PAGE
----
Health chiefs in Birmingham have ruled out changing their practices for reimbursing patients who go abroad for treatment.
It followed yesterday's landmark judgment ruling that local trusts could be forced to pay for overseas operations that they have not authorised.
Patients treated abroad will continue "to be authorised to do this by their local health-care commissioner", a state-ment from all four Birmingham Primary Care Trusts
said. It was released after the European Court ruled that patients should be reimbursed for overseas treatment if they face an "undue delay" for surgery at home. The ruling is expected to put extra financial pressure on the NHS.
The verdict came in a case brought by 75-year-old grandmother Yvonne Watts, who defied the NHS to have a £4,000 hip operation in France despite being warned that Bedford Primary Care Trust would not authorise payment.
The European Court of Justice confirmed that, under EU rules on free movement to provide services, one EU healthcare system must pay the bill if a patient is obliged to look elsewhere in Europe for treatment because of hold-ups.
But the judges did not award Mrs Watts her £4,000 back because they said it was up to the domestic courts to decide if, in her case, she had faced an "undue delay".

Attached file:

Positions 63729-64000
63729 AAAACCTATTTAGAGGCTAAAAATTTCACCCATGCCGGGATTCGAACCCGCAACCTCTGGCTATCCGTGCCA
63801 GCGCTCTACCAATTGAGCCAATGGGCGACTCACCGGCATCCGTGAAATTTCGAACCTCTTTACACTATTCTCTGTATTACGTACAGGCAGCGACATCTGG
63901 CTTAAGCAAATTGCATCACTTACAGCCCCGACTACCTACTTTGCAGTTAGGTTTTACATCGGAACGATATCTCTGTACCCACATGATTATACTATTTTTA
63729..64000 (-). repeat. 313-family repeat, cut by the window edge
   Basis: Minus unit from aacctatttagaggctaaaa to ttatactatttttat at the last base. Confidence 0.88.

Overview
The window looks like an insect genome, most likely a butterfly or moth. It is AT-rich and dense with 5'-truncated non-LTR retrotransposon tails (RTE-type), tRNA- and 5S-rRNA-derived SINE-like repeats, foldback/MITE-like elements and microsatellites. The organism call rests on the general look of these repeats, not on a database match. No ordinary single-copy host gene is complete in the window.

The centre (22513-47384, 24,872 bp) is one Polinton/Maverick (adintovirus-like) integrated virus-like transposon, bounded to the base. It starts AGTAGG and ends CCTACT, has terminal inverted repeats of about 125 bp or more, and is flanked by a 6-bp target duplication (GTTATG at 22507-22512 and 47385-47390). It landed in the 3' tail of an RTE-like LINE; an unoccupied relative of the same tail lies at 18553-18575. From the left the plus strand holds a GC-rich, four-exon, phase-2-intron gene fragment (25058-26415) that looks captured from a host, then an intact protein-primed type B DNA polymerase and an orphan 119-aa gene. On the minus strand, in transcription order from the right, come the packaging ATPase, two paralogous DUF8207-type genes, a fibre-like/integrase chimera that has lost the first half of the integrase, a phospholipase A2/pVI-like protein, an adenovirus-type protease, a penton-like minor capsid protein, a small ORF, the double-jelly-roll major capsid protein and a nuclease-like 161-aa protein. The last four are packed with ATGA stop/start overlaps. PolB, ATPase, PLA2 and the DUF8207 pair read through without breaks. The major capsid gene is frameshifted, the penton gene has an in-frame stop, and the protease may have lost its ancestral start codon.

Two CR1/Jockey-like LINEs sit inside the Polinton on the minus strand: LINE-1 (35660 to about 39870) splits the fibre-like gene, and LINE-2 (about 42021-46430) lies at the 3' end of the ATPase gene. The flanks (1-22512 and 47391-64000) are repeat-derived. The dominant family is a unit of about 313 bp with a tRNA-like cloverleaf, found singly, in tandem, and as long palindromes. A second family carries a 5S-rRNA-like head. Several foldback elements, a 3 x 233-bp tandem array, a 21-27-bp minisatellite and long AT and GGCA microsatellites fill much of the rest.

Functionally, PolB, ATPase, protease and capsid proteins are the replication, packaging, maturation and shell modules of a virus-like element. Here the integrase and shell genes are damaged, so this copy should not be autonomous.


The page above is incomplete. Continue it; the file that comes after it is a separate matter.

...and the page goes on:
Mrs Watts took the first case of its kind involving the NHS to be challenged under EU law, after Bedford Primary Care Trust refused to cover her costs in France.
The trust had insisted the three to four-month wait for an NHS hip replacement did not amount to the "undue delay" which would warrant reimbursement of the foreign bill.
But yesterday, the European judges said the decision on what amounted to an "undue delay" should not be based on either NHS waiting lists or Government targets.
The decision was to be based entirely on the individual patient's medical condition and circumstances, the verdict said.
A spokeswoman for the South, Eastern, North and Heart of Birmingham Primary Care Trusts said many local patients were receiving treatment well within official waiting list targets.
She added: "The judgment clarifies the previouslyexisting entitlement to hospital treatment abroad at NHS e xpense under certain circumstances.
"As has previously been the case, we continue with a system that requires any patient who wants to travel abroad for elective hospital treatment, paid for by the NHS, to be authorised to do this by their local healthcare commissioner before they receive treatment.
"The Department of Health is considering the full implications of the judgment before making any changes to the systems currently operated across the NHS."
A spokesman for Walsall PCT said its waiting lists were well under national targets, and have improved since last year.
He also said the trust had never faced a situation where a patient was forced to seek treatment abroad due to over-crowded waiting lists.
Mrs Watts was originally told she faced a waiting time of one year for a hip operation but that was revised to three to four months as she deteriorated. But she wanted swifter treatment abroad and, when the trust refused to authorise it, went to France anyway where she received the necessary surgery in Abbeville one month later. ..SUPL: